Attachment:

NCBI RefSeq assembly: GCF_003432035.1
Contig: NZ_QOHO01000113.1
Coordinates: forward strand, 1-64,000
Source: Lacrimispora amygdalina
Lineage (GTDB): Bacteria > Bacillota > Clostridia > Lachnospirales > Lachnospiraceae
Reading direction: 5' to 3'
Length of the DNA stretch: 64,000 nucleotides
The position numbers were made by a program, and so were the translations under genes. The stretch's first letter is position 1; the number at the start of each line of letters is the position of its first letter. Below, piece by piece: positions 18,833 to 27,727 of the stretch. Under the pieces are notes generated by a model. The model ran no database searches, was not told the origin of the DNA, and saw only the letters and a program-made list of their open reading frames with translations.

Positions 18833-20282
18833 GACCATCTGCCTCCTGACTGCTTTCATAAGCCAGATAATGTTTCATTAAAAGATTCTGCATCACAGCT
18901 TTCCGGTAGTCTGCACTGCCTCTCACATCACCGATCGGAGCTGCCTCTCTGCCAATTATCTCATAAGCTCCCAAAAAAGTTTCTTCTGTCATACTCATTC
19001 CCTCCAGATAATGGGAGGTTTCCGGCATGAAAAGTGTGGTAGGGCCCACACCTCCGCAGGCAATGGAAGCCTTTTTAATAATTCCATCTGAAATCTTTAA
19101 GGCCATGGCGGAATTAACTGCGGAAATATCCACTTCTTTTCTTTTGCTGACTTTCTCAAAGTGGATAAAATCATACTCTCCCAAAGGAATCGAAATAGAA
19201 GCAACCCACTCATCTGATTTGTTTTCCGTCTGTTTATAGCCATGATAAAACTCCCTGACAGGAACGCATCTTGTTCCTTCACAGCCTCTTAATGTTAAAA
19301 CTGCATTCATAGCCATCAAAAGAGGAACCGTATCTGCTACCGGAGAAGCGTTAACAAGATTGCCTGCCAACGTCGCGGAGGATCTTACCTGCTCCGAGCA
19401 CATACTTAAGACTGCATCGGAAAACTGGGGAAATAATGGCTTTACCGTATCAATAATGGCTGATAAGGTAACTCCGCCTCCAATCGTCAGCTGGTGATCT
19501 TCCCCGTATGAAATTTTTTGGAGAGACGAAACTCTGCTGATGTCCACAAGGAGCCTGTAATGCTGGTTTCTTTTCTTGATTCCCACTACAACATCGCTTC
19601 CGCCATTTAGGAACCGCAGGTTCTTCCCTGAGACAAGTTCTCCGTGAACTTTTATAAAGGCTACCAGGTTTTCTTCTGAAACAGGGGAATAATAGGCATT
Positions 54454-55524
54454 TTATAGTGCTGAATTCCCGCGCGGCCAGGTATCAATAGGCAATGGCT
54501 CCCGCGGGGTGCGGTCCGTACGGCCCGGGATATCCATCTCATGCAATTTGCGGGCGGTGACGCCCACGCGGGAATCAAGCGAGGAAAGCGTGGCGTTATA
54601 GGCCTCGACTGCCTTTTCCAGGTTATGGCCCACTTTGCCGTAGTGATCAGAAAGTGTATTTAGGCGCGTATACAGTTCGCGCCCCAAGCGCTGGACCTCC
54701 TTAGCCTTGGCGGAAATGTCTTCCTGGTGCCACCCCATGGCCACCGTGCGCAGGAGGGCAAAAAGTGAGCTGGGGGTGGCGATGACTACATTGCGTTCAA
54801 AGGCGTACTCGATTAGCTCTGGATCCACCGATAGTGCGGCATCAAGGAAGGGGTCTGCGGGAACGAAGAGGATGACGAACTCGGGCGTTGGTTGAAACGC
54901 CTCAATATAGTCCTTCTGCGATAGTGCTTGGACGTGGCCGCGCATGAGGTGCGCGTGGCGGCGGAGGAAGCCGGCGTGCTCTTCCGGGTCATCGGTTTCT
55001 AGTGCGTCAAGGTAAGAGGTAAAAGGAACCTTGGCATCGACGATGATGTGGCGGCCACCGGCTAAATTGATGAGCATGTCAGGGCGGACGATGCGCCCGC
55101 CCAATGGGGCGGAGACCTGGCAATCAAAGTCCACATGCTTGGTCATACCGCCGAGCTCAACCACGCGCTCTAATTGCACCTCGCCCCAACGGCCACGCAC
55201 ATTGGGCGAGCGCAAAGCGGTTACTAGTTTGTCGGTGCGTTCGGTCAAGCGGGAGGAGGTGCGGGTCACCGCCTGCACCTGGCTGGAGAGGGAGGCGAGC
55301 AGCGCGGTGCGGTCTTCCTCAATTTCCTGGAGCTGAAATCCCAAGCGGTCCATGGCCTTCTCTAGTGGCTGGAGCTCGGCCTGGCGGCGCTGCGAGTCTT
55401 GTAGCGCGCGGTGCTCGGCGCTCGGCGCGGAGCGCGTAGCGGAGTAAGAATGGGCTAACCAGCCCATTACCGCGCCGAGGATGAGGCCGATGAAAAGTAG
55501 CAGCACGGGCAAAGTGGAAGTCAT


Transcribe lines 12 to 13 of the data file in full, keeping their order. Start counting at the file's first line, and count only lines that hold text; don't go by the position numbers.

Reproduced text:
19001 CCTCCAGATAATGGGAGGTTTCCGGCATGAAAAGTGTGGTAGGGCCCACACCTCCGCAGGCAATGGAAGCCTTTTTAATAATTCCATCTGAAATCTTTAA
19101 GGCCATGGCGGAATTAACTGCGGAAATATCCACTTCTTTTCTTTTGCTGACTTTCTCAAAGTGGATAAAATCATACTCTCCCAAAGGAATCGAAATAGAA